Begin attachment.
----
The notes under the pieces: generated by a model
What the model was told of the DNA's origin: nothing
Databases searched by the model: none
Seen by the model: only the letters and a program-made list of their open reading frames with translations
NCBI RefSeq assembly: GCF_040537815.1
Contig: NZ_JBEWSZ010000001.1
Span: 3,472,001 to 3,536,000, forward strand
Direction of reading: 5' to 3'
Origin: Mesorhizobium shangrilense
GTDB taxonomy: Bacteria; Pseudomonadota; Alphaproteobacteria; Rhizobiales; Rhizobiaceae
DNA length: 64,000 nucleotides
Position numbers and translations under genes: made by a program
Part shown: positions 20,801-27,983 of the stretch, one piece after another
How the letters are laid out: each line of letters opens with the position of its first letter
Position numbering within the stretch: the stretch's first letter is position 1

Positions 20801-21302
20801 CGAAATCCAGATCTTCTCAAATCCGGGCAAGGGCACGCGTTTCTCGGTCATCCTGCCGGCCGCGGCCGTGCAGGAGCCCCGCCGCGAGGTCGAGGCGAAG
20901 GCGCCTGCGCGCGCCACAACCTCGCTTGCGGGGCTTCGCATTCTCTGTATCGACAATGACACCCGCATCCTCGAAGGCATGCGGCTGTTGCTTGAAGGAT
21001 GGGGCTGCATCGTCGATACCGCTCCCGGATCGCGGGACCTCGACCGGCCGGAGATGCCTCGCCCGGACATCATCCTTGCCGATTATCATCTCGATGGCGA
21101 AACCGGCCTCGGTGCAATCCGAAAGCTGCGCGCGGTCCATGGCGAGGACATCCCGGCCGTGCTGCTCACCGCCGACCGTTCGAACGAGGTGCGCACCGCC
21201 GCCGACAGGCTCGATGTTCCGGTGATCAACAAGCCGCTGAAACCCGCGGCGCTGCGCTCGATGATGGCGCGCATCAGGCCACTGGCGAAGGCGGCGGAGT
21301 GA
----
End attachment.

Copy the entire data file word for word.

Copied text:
The notes under the pieces: generated by a model
What the model was told of the DNA's origin: nothing
Databases searched by the model: none
Seen by the model: only the letters and a program-made list of their open reading frames with translations
NCBI RefSeq assembly: GCF_040537815.1
Contig: NZ_JBEWSZ010000001.1
Span: 3,472,001 to 3,536,000, forward strand
Direction of reading: 5' to 3'
Origin: Mesorhizobium shangrilense
GTDB taxonomy: Bacteria; Pseudomonadota; Alphaproteobacteria; Rhizobiales; Rhizobiaceae
DNA length: 64,000 nucleotides
Position numbers and translations under genes: made by a program
Part shown: positions 20,801-27,983 of the stretch, one piece after another
How the letters are laid out: each line of letters opens with the position of its first letter
Position numbering within the stretch: the stretch's first letter is position 1

Positions 20801-21302
20801 CGAAATCCAGATCTTCTCAAATCCGGGCAAGGGCACGCGTTTCTCGGTCATCCTGCCGGCCGCGGCCGTGCAGGAGCCCCGCCGCGAGGTCGAGGCGAAG
20901 GCGCCTGCGCGCGCCACAACCTCGCTTGCGGGGCTTCGCATTCTCTGTATCGACAATGACACCCGCATCCTCGAAGGCATGCGGCTGTTGCTTGAAGGAT
21001 GGGGCTGCATCGTCGATACCGCTCCCGGATCGCGGGACCTCGACCGGCCGGAGATGCCTCGCCCGGACATCATCCTTGCCGATTATCATCTCGATGGCGA
21101 AACCGGCCTCGGTGCAATCCGAAAGCTGCGCGCGGTCCATGGCGAGGACATCCCGGCCGTGCTGCTCACCGCCGACCGTTCGAACGAGGTGCGCACCGCC
21201 GCCGACAGGCTCGATGTTCCGGTGATCAACAAGCCGCTGAAACCCGCGGCGCTGCGCTCGATGATGGCGCGCATCAGGCCACTGGCGAAGGCGGCGGAGT
21301 GA